See what I mean? Arriving late in some countries is considered an insult. Not only are you missing out on opportunities, you are also wasting the other people’s time and energy. And no, it’s not “Better late than never”. It’s better be on time or you’ll be fired!

Let us change this mentality of “walang paki sa oras” (no regard for time). Start with yourself! Arrive on time! Ikaw ang simula! (You are the beginning!)

credits to Department of Science and Technology

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#12 You Know You’re Filipino If Your Parties Almost Always Involve a Karaoke

Yes, the term karaoke is Japanese. Yes, they claim to have invented it first and yes, Filipinos are very fond of Karaoke.

Karaoke is a japanese portmanteau meaning “empty” orchestra. As to who invented the machine, there’s a bit of a confusion as to who invented the machine:

  1. The Japanese- a man named Daisuke Inoue claimed to have invented a machine that when you insert coins in it, it plays a recording of a song that you could sing to
  2. The Filipino0 a man named Roberto Del Rosario who was famous for his inventions which included a machine that is basically an accompaniment to a song

As to who really did it, we’ll never know. After all, wikipedia didn’t exist then. (how ever did they live?) This kinda reminds me of the Apple vs Samsung patent case but that’s a story for another day.

So, on to the third point, Filipinos do love karaoke. Wherever they are, they are never afraid to belt out albeit sometimes out-of-tune renditions of popular songs. Karaoke or Sing-along is always present at big events such as birthdays, anniversaries, Christmas parties and even New Year’s. Also, the microphone is never left all alone. Usually, the brave ones go first and the more timid ones try to pass the mic to others. Inevitably, as the night winds down, someone hogs the mic and in turn belts out their version of “Please Release Me”,  “Dancing Queen”.

I’m not saying we’re all great singers. We can’t all be Sharon Cunetas, Sarah Geronimos and Christian Bautistas. Filipinos, however are great critics. In the Philippines, you could actually be executed for having a poor singing voice. But that’s a bit extreme.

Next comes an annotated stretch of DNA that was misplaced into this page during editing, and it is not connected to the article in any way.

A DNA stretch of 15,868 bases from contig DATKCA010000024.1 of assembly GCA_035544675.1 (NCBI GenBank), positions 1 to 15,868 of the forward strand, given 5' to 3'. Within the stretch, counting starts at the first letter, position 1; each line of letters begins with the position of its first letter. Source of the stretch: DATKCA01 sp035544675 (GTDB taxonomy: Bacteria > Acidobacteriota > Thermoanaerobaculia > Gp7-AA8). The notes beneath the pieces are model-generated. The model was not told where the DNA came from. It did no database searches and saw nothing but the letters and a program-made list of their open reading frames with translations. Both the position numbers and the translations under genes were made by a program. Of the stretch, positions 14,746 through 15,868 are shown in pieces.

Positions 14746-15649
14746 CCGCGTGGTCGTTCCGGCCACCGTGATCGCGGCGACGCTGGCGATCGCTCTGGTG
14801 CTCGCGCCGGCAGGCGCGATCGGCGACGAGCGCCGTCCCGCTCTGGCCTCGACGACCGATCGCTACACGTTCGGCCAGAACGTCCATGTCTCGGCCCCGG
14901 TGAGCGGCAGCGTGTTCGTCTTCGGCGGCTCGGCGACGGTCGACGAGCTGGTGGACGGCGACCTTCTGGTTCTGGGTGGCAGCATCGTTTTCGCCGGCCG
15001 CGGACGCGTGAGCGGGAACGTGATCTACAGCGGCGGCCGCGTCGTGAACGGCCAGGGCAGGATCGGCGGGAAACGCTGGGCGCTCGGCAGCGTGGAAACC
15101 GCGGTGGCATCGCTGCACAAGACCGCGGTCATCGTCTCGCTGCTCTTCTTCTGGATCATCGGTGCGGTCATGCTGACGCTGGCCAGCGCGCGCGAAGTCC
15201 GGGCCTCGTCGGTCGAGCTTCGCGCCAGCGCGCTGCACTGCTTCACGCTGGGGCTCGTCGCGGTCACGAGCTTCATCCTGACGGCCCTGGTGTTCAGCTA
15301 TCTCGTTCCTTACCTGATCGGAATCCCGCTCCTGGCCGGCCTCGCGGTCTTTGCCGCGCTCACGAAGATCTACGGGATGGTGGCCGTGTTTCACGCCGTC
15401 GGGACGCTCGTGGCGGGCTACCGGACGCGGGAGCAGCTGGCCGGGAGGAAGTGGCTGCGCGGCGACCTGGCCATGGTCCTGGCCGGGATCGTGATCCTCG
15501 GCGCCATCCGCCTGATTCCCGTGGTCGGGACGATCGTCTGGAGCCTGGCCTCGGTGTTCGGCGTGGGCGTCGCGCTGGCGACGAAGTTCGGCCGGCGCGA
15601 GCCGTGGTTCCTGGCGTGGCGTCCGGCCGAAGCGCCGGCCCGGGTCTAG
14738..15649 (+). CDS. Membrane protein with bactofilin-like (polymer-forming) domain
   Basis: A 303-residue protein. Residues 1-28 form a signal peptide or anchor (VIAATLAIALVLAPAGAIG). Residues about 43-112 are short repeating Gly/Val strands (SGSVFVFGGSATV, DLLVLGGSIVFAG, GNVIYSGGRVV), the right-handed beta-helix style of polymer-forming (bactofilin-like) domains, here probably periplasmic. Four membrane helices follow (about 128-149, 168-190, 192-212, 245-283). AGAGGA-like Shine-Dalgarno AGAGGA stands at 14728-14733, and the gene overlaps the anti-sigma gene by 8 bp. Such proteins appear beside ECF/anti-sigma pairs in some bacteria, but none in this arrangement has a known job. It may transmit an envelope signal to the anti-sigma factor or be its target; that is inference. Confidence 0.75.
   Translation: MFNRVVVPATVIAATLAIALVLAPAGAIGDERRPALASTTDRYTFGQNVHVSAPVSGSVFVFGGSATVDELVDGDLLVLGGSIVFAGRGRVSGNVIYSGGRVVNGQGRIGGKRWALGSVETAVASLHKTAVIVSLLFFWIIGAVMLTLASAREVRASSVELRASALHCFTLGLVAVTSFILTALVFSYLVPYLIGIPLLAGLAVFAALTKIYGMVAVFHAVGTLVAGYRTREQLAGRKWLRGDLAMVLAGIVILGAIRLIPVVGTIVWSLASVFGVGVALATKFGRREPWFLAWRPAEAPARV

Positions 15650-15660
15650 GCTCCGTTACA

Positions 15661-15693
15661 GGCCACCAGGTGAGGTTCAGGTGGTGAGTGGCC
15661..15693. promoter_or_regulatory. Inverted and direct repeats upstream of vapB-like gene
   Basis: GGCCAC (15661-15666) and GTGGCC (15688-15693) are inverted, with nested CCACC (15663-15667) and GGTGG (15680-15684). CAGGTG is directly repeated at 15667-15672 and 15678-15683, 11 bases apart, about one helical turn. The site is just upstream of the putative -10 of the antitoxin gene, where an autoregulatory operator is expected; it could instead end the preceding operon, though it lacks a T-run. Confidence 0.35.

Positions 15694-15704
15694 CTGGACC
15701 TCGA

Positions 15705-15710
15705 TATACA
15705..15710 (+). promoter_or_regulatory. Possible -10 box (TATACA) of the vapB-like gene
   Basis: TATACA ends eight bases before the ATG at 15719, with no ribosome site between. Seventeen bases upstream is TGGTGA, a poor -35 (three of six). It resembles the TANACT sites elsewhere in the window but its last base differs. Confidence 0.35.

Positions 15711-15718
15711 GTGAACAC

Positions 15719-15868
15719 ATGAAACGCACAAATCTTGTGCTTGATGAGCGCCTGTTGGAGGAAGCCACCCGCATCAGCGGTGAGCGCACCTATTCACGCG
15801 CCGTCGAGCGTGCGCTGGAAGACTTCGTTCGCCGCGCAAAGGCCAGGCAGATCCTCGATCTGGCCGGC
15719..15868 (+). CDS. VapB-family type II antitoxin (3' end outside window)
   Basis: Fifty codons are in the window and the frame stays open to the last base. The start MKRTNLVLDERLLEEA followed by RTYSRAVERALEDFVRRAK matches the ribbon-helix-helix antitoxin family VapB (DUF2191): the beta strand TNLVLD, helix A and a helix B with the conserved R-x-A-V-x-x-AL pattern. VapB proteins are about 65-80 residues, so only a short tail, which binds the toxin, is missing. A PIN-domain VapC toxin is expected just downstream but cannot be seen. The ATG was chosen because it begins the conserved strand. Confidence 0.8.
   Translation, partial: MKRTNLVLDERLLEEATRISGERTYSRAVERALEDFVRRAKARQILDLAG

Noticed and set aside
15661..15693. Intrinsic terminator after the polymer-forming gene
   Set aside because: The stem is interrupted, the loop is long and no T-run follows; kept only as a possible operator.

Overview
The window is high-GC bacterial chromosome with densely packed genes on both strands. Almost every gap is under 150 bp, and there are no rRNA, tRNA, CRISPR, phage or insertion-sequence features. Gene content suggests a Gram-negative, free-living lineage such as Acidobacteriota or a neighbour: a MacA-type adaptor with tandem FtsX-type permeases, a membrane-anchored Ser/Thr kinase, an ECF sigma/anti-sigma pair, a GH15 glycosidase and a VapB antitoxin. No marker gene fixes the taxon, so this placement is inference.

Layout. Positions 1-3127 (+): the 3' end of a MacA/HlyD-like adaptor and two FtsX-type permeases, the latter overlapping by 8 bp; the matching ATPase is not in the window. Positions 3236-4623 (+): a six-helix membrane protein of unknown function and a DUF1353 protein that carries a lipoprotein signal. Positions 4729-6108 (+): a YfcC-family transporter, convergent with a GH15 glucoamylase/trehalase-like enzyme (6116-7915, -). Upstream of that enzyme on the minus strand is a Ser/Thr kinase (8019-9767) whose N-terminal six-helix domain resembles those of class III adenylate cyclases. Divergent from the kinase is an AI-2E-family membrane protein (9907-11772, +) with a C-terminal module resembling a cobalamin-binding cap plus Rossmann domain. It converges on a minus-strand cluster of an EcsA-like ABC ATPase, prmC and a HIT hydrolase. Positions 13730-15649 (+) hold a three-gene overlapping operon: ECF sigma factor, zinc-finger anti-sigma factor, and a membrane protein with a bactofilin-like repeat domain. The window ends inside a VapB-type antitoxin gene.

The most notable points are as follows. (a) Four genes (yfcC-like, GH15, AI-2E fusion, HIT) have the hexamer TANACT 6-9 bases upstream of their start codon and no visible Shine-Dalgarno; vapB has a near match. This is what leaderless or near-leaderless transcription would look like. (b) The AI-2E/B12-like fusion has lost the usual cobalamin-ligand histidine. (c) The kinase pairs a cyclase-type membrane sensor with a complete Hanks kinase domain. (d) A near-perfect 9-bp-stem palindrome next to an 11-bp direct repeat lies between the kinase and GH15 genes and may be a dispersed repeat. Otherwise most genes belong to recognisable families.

If you’re a foreigner invited to a predominantly Filipino party, I would advice preparing a song or two. You might need it.

Basically, our love of karaoke can be traced to a love of music, a love of fun and a love of life all in all. After all, in a country where there’s a lot to be depressed about, the one thing you should never lose is your sense of humor. 🙂

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#11 You Know You’re Filipino If Your Nickname has an Unsolicited “H” in it :)

Names are important stuff, you stick with them all your life (unless you got a name horrible enough that you go to court to change it) But terroristic names aside, you get to stick with them for a long time. Ironic thing is, you don’t get to choose your name, your parents give that to you when you’re a little baby, sometimes even as early when they were kids. Filipinos, as usual, gave a new brand of naming conventions and other things.

Here’s how to name your kid the Filipino way:

  1. Start with an anglicized name, like in most other things, Filipinos love “imported” names such as John, Patricia, Courtney, Denise
  2. OR you could go another way, you could name your kid after patron saints- Mary, Claire, Therese
  3. You could try an american noun like; Charity, Hope, Lovely
  4. OR you could have a portmanteau of the kid’s grandmas or grandpas or parents
  • Joseph(Father) + Anna Maria(Mother)= Anjo
  • Butch(Grandpa) + Chynna(Grandma)= Butchi

See? Easy, right?

Now the nickname, that’s a whole other story, here are some pointers:

  1. You can try repeating the first syllable or last syllable of the first name : Trisha becomes Tringtring, Charlene becomes Chacha, Elaine becomes Lenlen
  2. You can try adding an “ing” to the end: Lucia becomes Lucring
  3. Oh, and like I mentioned before, add an “H” to the name: like Dhan, Mhark
  4. Or you could go the “imported” way, giving an english nickname to an english name: Nathaniel becomes Nat

Personally, I was blessed with a name that’s okay by today’s standards. So I’ll probably give my kid a name that won’t get him/her tied to the flagpole. What about you?

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“Mamamatay akong hindi n…

“Mamamatay akong hindi nasilayan ang bukang-liwayway sa aking lupang sinilangan. Kayong makakakita nito, huwag niyo sanang kalimutan ang mga namatay sa kadiliman ng gabi.” —Jose Rizal, “Noli Me Tangere”

TRANSLATION: I will die without seeing the dawn of the country of my birth. You who witness this, do not forget those who fell in the darkness of the night.

MESSAGE: We live in an awesome age. We have freedom to worship, do, speak about whatever we want. Let us use that freedom wisely and remember, it hasn’t been always this way. 🙂

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You Know You’re Watching A Filipino Rom-Com If…

  1. The Title– It is usually a title of a song, more specifically, a love song from the 80’s or 70’s. Cases in point:
    • Won’t Last A Day Without You (2011)
    • Babe, I Love You (2010)
    • When I Met You (2009)
    • You To Me Are Everything (2010)
    • many many others
  2. The Language– generally speaking, the language is Tagalog…however, a more accurate name for it would be “Taglish”. I’ve honestly sat through some movies thinking “Someone who knows English but not Filipino could understand this movie even without subs!”